EGU22-2796
https://doi.org/10.5194/egusphere-egu22-2796
EGU General Assembly 2022
© Author(s) 2022. This work is distributed under
the Creative Commons Attribution 4.0 License.

Present climate characterization and future changes in Clear-Air Turbulence (CAT) over the northern hemisphere

Mohamed Foudad, Emilia Sanchez Gomez, Mélanie Rochoux, and Thomas Jaravel
Mohamed Foudad et al.
  • CECI, Université de Toulouse, CNRS, Cerfacs, 42 Avenue Gaspard Coriolis, 31057 Toulouse cedex 01, France (foudad@cerfacs.fr)

Airplanes spend about 1% of cruise time in Moderate-Or-Greater (MOG) CAT (Sharman et al. 2006), which is defined as any turbulence occurring in the atmosphere away from a visible convective activity and which is particularly difficult to detect. MOG CAT events can injure passengers, cause structural damage to planes, and induce considerable economic loss. A major source of CAT is the Kelvin–Helmholtz instability (KHI), which is often induced by vertical wind shear associated with the jet stream and upper-level fronts. Recent studies have shown that under climate change, jet streams could be strengthened, and CAT frequency and intensity could significantly increase (Williams 2017). Assessing future CAT changes is a relatively new research topic and there are a lot of open questions. In particular, there is a need to understand the CAT trends in the present climate in atmospheric reanalysis and climate models and the mechanisms at play. The second step is to investigate the CAT sensitivity to global warming and the associated uncertainties.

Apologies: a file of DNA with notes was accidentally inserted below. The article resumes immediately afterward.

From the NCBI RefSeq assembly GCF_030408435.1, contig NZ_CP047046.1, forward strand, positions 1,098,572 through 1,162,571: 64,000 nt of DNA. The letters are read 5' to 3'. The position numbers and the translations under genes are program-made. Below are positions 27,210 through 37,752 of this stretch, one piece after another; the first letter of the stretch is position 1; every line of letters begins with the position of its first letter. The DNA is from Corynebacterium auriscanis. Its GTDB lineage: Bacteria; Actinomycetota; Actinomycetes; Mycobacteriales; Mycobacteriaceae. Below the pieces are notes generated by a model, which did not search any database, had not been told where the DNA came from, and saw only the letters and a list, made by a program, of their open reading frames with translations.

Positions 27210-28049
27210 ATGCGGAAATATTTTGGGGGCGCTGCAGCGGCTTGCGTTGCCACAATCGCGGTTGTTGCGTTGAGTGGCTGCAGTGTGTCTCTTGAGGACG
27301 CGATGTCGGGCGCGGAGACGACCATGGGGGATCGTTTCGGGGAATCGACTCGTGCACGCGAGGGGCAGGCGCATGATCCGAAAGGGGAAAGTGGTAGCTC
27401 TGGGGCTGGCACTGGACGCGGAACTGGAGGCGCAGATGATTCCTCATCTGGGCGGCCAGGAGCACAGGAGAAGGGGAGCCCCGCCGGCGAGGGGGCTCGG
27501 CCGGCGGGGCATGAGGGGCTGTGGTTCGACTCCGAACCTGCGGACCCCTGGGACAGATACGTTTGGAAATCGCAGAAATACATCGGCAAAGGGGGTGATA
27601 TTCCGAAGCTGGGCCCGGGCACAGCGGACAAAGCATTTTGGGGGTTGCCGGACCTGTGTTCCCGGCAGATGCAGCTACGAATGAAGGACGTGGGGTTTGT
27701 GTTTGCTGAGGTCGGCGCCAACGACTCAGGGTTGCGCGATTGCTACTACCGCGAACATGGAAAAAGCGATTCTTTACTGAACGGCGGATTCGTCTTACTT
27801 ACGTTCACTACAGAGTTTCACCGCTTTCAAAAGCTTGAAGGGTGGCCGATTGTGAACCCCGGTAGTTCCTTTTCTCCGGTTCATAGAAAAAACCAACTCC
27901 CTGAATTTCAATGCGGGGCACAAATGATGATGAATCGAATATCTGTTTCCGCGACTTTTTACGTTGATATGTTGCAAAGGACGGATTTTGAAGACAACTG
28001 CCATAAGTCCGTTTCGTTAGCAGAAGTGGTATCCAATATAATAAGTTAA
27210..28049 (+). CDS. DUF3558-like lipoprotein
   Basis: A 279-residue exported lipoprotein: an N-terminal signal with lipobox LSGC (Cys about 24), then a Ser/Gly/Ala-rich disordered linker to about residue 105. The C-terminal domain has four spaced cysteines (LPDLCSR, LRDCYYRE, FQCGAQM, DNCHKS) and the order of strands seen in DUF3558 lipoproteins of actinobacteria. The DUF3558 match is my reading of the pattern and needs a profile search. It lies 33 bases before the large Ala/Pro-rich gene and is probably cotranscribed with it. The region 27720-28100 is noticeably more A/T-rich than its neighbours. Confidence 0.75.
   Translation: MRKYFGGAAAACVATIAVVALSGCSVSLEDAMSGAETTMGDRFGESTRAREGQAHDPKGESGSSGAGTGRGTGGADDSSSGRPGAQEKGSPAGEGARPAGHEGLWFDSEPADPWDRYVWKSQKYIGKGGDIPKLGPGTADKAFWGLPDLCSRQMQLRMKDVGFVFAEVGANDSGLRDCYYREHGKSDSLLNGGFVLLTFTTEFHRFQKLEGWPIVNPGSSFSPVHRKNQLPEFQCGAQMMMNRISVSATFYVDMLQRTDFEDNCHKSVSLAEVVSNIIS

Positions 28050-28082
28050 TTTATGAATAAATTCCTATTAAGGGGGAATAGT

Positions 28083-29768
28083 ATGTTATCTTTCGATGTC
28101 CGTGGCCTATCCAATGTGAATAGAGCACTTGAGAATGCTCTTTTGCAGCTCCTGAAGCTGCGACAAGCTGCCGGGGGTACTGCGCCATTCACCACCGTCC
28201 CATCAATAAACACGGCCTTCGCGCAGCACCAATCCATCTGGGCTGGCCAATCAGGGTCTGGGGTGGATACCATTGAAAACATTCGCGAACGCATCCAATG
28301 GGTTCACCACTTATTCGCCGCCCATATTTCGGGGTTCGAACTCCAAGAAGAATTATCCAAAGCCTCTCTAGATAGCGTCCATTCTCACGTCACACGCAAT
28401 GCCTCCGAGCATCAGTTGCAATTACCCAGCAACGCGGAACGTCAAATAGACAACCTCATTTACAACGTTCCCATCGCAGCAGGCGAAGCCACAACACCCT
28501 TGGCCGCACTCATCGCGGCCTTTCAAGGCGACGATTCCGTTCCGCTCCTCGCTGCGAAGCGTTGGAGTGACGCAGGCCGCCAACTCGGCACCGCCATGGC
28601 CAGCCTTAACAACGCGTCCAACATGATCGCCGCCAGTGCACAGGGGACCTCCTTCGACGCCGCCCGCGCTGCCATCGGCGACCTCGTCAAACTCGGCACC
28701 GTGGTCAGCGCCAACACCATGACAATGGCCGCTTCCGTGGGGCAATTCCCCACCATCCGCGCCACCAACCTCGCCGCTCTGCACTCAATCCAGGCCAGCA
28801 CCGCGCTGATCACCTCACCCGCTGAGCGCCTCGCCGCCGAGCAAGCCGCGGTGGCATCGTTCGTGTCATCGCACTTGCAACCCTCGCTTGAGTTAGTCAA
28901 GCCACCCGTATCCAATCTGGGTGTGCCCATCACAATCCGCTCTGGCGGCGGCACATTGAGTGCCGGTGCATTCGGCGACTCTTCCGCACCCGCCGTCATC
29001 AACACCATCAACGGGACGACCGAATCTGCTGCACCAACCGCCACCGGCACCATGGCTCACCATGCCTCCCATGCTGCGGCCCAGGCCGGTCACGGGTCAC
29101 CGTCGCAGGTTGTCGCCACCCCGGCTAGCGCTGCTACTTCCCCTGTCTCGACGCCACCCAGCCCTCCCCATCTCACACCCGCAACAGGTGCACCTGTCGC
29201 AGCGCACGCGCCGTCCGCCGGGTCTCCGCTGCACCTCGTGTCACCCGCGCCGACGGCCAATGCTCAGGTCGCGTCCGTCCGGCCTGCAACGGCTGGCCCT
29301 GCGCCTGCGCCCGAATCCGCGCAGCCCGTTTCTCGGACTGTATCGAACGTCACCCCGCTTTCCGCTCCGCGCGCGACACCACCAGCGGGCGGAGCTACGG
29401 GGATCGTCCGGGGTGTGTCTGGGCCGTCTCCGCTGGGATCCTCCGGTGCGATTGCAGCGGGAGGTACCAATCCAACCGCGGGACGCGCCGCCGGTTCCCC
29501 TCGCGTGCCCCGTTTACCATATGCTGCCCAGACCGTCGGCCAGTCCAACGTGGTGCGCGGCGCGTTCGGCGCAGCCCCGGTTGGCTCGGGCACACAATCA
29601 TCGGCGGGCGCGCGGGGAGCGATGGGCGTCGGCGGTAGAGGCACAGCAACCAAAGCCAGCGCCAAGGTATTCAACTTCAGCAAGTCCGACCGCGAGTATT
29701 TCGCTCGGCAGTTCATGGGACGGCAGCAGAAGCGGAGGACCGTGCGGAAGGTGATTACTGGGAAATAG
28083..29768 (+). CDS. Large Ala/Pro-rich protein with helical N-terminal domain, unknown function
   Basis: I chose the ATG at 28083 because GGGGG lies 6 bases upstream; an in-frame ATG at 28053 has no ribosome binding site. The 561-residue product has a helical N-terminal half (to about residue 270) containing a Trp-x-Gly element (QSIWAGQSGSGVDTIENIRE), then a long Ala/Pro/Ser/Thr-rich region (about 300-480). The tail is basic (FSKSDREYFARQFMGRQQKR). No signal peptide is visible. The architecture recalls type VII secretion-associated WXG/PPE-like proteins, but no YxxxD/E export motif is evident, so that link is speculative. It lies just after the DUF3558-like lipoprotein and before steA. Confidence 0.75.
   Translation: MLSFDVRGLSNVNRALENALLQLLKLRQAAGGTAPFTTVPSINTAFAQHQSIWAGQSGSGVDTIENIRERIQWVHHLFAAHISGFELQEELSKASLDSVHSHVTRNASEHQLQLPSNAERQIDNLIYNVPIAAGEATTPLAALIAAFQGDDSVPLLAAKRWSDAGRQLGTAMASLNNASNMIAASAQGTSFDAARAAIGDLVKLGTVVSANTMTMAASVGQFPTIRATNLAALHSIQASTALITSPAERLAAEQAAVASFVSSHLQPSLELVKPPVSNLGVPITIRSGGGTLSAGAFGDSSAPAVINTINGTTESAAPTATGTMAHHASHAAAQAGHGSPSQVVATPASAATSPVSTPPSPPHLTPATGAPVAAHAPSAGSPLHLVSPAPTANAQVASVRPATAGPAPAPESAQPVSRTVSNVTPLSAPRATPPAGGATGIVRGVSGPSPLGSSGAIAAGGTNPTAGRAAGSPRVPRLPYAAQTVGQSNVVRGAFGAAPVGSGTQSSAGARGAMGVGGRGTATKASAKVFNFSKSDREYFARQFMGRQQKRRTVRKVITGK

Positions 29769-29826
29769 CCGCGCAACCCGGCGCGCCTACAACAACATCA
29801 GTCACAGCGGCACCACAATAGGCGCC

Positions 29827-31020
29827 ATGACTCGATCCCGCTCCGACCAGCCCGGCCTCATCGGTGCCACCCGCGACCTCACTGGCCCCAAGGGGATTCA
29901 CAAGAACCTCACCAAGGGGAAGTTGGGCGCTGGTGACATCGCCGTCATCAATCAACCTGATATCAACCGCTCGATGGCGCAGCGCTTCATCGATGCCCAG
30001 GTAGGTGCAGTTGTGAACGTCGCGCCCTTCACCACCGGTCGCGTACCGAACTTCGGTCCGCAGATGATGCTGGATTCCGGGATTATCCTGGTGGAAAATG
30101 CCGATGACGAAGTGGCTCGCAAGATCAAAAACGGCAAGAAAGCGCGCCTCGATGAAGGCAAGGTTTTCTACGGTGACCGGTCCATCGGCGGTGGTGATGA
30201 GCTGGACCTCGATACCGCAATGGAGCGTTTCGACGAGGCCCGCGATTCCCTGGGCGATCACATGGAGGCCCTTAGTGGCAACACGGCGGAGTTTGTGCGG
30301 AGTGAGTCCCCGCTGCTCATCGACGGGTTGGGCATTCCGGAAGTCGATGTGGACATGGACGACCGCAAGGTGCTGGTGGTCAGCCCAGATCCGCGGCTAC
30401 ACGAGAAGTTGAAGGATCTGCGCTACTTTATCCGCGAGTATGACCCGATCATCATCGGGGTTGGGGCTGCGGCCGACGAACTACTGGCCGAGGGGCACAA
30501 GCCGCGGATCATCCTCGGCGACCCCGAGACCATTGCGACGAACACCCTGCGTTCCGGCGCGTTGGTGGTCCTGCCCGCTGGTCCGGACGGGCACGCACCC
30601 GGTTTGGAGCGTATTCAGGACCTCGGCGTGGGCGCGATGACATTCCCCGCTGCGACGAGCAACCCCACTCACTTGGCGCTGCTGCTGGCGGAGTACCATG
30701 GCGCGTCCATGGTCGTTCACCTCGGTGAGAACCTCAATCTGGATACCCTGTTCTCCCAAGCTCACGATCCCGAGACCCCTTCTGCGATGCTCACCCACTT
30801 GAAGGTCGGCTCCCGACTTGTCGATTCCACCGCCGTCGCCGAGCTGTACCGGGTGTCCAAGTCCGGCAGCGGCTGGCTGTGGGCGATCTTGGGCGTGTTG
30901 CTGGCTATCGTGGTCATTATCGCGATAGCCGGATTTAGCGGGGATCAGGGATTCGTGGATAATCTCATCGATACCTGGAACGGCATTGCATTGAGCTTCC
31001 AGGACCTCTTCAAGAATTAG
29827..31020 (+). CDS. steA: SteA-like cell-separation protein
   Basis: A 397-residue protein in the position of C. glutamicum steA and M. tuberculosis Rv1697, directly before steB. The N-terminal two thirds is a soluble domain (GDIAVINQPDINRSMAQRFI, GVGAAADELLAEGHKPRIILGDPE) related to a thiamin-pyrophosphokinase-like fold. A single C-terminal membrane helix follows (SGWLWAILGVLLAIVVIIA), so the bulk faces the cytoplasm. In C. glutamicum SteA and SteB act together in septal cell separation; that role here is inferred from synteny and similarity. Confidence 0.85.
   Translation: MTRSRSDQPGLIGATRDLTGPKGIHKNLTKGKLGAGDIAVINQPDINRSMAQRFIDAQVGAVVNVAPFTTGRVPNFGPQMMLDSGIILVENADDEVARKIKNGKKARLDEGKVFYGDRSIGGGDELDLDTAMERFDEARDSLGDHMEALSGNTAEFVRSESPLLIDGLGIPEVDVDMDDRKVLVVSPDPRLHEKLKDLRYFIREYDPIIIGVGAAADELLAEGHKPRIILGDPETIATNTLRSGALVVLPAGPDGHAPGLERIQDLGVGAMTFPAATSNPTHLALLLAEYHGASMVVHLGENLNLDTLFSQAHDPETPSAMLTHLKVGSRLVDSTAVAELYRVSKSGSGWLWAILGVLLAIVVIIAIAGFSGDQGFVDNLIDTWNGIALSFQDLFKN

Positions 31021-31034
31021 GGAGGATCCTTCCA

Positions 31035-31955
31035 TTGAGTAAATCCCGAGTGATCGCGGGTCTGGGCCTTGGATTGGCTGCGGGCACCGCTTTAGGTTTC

In this study, we characterize present and future climate CAT trends in the Northern Hemisphere. For this purpose, we rely on a set of CAT indices computed with five different reanalysis datasets (among whom ERA5) and experiments performed by two CMIP6 climate models (CNRM-CM6-1 and IPSL-CM6A-LR). 

In present climate, the analysis of the CAT indices over the last four decades shows that CAT is more frequent over the North Atlantic, the Pacific Northwest, the Himalayas and the Rocky Mountains. We find that the spatial distribution of CAT over the North Atlantic is strongly related to the variability of large-scale circulation patterns. In particular, the occurrence of CAT is clearly associated with the positive phase of the North Atlantic Oscillation (NAO+) and the Atlantic Ridge weather regimes. A significant positive trend of CAT frequency is found using reanalysis in different regions of the northern hemisphere. However, the signal-to-noise ratio estimated from the climate models is still very weak in the present climate except over Northeast Asia.

We find that positive trends of CAT frequency are enhanced in response to global warming for the ssp8.5 worst-case scenario over the midlatitudes at the level 200hPa. This is coherent with previous studies. However, results also suggest that CAT future changes highly depend on altitude level and the region considered. For example, over the North Atlantic, CAT frequency significantly increases at the 200hPa (about 11 km) and 300hPa (about 9 km) levels, while it decreases at the 250hPa (about 10 km) level. This highlights the importance of study future changes in the vertical structure of the atmosphere.

 

Sharman R., Tebaldi C., Wiener G. et Wolff J., 2006, « An Integrated Approach to Mid- and Upper-Level Turbulence Forecasting », Weather and Forecasting, vol. 21, no 3, p. 268‑287.

Williams Paul D., 2017, « Increased light, moderate, and severe clear-air turbulence in response to climate change », Advances in Atmospheric Sciences, vol. 34, no 5, p. 576‑586.

How to cite: Foudad, M., Sanchez Gomez, E., Rochoux, M., and Jaravel, T.: Present climate characterization and future changes in Clear-Air Turbulence (CAT) over the northern hemisphere, EGU General Assembly 2022, Vienna, Austria, 23–27 May 2022, EGU22-2796, https://doi.org/10.5194/egusphere-egu22-2796, 2022.

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